North American trade deal in peril after Mexico tariff threat, US lawmakers say

Trucks crossing the border between the United States and Mexico. US lawmakers have urged president Donald Trump to abandon his plan to levy 5 per cent tariffs on all Mexican imports. PHOTO: REUTERS

WASHINGTON (WASHINGTON POST) - US lawmakers from both parties, including several top Republicans, warned on Monday (June 3) that President Donald Trump was risking the destruction of a pending trade deal with Mexico and Canada by preparing to slap import penalties on Mexican goods.

The lawmakers urged Trump to abandon his plan to levy 5 per cent tariffs on all Mexican imports beginning next week. Otherwise, they said, the pending trade deal known as USMCA will probably fail.

"I think this calls into question our ability to pass the USMCA, much less get it passed by Canada and by Mexico," Sen. John Cornyn, R-Texas, told reporters Monday.

"And so we need to put our heads together and try to come up with a solution."

Republicans rarely have opposed the president in public in a way that threatened one of his key agenda items. And the growing opposition by the GOP to the new tariffs marked a potential testing point between the president and his party. To date, Republicans have generally acquiesced as Trump has turned their traditionally pro-free-trade party upside down and imbued it with protectionist tendencies.

White House officials remained insistent on Monday that they won't change course. They argued that the new tariff threat is unrelated to the pending trade deal, and they continued to demand that Mexico stop the flow of migrants into the United States.

"As a sign of good faith, Mexico should immediately stop the flow of people and drugs through their country and to our Southern Border," Trump tweeted during a state visit to London. "They can do it if they want!"

If Congress did not approve the United States-Mexico-Canada Agreement - Trump's proposed successor to the 1994 North American Free Trade Agreement - he could face a setback ahead of the 2020 elections.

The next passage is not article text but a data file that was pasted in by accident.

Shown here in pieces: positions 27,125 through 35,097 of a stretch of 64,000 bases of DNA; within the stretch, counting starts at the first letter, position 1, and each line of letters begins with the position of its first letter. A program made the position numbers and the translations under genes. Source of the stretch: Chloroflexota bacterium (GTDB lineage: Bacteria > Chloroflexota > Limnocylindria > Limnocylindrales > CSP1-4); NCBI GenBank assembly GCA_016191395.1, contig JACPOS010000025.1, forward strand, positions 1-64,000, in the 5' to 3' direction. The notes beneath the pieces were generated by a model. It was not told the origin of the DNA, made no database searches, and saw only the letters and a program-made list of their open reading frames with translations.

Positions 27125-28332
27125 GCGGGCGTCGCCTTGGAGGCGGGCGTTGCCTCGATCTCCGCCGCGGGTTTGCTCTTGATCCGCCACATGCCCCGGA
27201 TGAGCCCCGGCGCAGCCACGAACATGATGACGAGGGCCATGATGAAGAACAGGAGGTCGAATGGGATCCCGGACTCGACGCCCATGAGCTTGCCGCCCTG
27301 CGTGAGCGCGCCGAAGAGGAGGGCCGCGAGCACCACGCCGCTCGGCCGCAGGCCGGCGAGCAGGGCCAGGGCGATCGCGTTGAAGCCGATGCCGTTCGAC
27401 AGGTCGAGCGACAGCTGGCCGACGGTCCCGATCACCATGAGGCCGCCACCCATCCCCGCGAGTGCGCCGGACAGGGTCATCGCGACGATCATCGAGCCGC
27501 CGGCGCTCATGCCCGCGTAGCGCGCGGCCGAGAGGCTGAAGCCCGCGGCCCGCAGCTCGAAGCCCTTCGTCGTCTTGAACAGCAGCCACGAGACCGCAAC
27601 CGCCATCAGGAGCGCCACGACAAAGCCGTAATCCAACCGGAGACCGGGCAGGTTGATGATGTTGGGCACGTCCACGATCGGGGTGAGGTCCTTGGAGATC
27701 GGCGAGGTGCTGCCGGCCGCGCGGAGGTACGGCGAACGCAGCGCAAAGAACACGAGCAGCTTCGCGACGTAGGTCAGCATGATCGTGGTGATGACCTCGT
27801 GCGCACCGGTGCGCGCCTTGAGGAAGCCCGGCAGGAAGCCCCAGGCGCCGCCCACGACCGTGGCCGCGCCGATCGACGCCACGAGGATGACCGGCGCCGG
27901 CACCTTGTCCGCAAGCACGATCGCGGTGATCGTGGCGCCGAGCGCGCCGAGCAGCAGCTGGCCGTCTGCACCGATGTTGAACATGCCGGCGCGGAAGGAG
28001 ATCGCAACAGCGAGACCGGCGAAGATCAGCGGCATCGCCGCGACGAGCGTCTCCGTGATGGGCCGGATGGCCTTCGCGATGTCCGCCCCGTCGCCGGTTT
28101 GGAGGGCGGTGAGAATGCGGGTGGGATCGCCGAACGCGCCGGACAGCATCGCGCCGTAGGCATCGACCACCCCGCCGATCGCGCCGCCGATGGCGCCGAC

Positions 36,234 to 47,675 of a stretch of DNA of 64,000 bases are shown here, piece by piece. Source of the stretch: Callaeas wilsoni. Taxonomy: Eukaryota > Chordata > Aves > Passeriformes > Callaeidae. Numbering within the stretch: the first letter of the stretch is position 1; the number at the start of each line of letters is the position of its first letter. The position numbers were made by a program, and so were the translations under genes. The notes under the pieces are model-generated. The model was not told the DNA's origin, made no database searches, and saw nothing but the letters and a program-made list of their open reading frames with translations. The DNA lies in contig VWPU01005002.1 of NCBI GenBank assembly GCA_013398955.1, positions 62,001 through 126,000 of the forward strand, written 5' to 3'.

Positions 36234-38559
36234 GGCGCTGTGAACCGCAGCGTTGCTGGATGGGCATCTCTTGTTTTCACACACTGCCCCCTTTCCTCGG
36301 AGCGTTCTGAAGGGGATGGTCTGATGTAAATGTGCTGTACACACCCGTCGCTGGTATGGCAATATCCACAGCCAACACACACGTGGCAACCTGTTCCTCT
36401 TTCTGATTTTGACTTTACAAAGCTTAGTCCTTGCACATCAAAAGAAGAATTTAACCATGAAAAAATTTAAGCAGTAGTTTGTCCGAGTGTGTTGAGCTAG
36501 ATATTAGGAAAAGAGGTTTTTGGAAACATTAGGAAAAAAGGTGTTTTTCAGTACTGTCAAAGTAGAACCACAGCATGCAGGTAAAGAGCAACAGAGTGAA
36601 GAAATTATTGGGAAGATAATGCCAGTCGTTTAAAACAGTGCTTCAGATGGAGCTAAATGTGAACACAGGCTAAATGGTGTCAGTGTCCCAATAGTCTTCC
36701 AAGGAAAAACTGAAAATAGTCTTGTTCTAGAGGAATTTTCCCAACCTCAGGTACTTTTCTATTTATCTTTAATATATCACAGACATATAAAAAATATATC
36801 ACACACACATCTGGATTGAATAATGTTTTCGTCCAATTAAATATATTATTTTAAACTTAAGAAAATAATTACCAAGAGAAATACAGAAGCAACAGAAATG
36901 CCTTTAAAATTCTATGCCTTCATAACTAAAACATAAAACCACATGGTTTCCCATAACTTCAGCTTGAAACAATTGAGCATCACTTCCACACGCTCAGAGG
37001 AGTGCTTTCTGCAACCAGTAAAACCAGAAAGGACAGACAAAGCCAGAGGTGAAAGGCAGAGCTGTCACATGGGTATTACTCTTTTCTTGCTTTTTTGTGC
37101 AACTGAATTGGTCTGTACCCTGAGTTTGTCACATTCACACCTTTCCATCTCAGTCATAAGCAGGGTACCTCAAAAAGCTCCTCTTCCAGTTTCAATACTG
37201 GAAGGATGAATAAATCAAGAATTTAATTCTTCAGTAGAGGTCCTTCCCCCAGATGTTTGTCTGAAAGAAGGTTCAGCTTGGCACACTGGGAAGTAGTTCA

During his successful presidential campaign, Trump repeatedly vowed to replace the long-standing trade agreement between Canada and Mexico in favour of a better deal.

The disconnect between Trump and Congress appeared to deepen, in part because lawmakers said they couldn't tell whether Trump was bluffing or whether there was little Mexico could do to change his mind.

Several Senate Republicans said they would wait for the results of a major meeting between Mexican trade officials and Secretary of State Mike Pompeo on Wednesday before deciding what to do. They have yet to discuss in detail any legislative options, although they have asked the administration to justify the legal powers it would invoke to impose the tariffs.

"It's been conveyed to them that we would like to have them explain kind of their rationale for what they're doing," said Senate Majority Whip John Thune, R-S.D.

Thune added that if the tariff standoff continues, "Congress is going to want to probably be heard from" in terms of trying to limit Trump's tariff authority. "We have a lot of members who are very concerned, I think, about where this is headed," he said.

Some Republican lawmakers have argued that Congress needs to claw back tariff authority from the executive branch after ceding it to the president. Sen. Patrick Toomey, R-Pa., has introduced a bill that would require congressional approval before a president imposes tariffs under the auspices of national security, and again on Monday made a case for his legislation.

"As a general matter, I think Congress has shifted and delegated way too much power to the executive branch over decades," Toomey said.

"This is not an observation about Donald Trump. That's a general thing that Congress has done, and now we're seeing the consequences of that in ways that nobody expected, nobody anticipated and, frankly, I think, many members of Congress don't agree with."

Trump's surprise announcement last week about new Mexico tariffs stunned lawmakers from both parties, with many worried that it could lead to a spike in costs for US companies and consumers and force Mexican leaders to pull back their support of the pending deal.